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Watch the Moon Cross Through a Winter Star Formation One Last Time

Last call on the winter hexagon.

winter hexagon
Nicolas Economou/NurPhoto via Getty Images

You've probably seen the winter hexagon mentioned here before. It's not a one-time event. It's an asterism—a formation of stars that is not a constellation—that is visible throughout, as the name indicates, the winter. 

It is no longer winter, however, and you're running out of chances to admire the formation of bright stars. Over the next handful of days, you'll be able to watch the moon cross through the winter hexagon. It's a convenient prompt to get out and do a little stargazing as the weather continues to get warmer, and we get back to meteor shower season. You'll see this take place from April 15-19, per Sky & Telescope. 

The winter hexagon, sometimes called the winter circle, is comprised of six bright, easily identifiable stars. Over five nights, the moon will move from just outside one edge of the hexagon, into the asterism, and then out the other side. 

The six first magnitude stars include the recognizable blue of Sirius, sitting at the bottom of the formation; Rigel, at the foot of Orion; bright Aldebaran; Capella; Pollux, one of Gemini's heads; and Procyon in Canis Minor. This group is sometimes mentioned with the star Castor, the other head inside the constellation Gemini. Castor isn't a first-magnitude star but is still quite bright. You can also spot the bright red star Betelgeuse in the middle of the hexagon, at Orion's shoulder. The six stars that form its corners are part of the constellations Orion, Taurus, Auriga, Gemini, Canis Major, and Canis Minor.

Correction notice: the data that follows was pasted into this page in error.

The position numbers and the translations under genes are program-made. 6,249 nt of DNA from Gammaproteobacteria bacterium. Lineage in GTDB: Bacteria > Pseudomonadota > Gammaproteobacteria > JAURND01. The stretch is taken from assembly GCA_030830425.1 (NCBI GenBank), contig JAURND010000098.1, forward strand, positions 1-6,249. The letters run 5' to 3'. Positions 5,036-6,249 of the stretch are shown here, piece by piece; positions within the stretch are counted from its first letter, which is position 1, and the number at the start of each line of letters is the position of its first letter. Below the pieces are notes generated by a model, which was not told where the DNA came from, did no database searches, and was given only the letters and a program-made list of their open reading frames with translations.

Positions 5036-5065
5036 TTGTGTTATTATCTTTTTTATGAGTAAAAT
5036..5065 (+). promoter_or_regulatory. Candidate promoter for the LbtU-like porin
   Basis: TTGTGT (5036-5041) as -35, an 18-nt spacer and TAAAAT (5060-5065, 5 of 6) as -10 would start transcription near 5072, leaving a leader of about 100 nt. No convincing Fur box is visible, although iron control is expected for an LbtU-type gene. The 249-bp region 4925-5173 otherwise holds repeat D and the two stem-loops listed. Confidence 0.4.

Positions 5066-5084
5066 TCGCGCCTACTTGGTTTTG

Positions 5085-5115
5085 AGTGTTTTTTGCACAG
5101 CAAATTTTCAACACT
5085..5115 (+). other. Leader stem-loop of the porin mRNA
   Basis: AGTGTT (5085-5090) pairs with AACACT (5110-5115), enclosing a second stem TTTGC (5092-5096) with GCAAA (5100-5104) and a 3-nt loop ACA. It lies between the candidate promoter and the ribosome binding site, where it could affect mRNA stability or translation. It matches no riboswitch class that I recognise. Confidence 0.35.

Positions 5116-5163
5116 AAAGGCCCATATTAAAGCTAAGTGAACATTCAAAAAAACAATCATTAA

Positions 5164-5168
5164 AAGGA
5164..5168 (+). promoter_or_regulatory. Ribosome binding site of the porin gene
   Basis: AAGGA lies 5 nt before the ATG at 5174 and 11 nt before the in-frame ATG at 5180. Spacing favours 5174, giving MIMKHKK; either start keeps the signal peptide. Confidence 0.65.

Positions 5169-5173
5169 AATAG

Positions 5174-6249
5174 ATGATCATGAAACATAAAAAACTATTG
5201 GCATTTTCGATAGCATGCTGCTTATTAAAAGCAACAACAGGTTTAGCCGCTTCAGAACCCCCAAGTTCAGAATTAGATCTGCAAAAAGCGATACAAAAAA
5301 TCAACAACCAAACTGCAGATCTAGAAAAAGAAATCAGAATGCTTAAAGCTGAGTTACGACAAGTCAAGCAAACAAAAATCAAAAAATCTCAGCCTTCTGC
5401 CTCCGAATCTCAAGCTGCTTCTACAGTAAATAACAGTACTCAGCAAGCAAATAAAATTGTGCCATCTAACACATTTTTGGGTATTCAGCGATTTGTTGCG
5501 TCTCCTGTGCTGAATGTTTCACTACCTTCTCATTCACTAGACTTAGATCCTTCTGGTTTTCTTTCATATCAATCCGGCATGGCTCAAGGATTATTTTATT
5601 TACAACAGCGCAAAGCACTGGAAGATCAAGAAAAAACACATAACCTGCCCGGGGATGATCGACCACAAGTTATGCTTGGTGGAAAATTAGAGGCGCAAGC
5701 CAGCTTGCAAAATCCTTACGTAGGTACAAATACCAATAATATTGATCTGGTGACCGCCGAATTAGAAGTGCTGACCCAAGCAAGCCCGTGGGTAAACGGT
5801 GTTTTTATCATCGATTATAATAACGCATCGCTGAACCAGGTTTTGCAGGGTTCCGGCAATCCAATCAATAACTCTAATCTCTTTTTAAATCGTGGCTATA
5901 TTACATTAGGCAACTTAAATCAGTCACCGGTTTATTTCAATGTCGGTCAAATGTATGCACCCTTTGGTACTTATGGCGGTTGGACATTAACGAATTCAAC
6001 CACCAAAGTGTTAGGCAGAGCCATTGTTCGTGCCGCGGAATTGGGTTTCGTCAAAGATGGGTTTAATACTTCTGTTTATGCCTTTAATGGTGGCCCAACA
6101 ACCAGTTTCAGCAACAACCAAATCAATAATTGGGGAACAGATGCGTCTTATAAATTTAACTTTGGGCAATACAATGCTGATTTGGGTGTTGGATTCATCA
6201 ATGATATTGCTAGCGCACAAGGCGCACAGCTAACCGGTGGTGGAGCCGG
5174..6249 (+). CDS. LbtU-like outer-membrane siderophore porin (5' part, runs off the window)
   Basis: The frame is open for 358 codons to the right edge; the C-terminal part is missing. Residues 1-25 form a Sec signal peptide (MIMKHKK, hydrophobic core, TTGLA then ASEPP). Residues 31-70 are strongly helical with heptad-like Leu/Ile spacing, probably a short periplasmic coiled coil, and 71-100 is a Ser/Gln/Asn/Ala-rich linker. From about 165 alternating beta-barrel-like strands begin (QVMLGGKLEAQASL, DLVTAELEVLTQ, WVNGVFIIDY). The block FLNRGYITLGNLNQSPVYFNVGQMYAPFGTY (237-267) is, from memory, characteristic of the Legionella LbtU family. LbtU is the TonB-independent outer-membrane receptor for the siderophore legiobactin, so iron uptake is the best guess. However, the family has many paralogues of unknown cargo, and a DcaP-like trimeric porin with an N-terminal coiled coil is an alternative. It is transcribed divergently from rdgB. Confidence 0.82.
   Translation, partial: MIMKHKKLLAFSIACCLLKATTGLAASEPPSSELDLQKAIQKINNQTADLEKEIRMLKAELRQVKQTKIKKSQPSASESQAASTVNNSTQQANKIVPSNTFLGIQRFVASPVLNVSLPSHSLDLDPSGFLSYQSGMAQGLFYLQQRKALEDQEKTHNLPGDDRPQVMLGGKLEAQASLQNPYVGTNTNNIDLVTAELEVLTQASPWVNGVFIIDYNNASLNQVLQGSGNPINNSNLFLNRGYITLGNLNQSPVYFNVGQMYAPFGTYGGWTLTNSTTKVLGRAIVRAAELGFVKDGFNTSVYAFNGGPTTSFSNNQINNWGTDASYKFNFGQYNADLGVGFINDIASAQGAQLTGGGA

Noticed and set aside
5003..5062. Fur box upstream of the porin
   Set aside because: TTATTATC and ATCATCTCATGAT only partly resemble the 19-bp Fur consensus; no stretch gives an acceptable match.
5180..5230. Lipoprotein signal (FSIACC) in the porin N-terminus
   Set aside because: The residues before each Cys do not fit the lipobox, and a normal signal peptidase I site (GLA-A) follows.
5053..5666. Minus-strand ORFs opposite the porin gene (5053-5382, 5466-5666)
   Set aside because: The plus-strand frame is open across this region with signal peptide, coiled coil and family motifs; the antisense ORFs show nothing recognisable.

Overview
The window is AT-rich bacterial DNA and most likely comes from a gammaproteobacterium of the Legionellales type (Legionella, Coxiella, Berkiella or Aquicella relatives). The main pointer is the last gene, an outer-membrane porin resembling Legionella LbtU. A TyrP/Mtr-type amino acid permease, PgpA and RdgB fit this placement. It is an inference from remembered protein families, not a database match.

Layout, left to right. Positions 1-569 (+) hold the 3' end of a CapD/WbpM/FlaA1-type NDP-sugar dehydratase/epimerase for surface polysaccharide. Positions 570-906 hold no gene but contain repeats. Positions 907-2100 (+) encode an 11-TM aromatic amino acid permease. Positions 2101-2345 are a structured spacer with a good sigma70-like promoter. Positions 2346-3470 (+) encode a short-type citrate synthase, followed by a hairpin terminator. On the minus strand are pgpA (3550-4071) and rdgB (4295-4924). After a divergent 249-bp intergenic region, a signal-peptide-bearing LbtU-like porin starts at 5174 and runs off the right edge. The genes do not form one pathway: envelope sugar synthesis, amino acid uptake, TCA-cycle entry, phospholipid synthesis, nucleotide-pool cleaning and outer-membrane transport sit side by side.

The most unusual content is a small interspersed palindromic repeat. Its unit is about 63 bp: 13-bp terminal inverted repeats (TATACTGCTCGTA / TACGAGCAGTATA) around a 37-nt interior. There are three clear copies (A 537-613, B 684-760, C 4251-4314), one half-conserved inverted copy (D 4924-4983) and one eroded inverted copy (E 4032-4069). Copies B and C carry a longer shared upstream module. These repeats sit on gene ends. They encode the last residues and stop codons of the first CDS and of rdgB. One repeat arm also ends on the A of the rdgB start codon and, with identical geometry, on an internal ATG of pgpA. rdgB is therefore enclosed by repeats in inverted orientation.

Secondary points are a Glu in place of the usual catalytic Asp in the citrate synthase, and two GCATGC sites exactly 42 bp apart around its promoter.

The winter hexagon isn't a tight grouping. The stars are spread out across the sky. You can get a sense of what it looks like from this graphic at EarthSky. You could also use a mobile app like SkyView to find your way to these stars.

Unfortunately, unlike you may have seen in December all the way through last month, the winter hexagon isn't high covering much of the sky. Still, it's a big, beautiful sight to see stretched across the sky. Plus, if you go out, you might catch a couple of meteors from the Lyrid meteor shower, which peaks later this month.

Ready to go stargazing?

Here are all the best stargazing events that you can get out and see this month or you could stay in a stream the northern lights from home. If you're just getting started, check out our guide to astronomy for beginners, the best meteor showers of 2021, or easy stargazing road trips from big US cities

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Dustin Nelson is a Senior Staff Writer at Thrillist. Follow Dustin Nelson on Twitter. 

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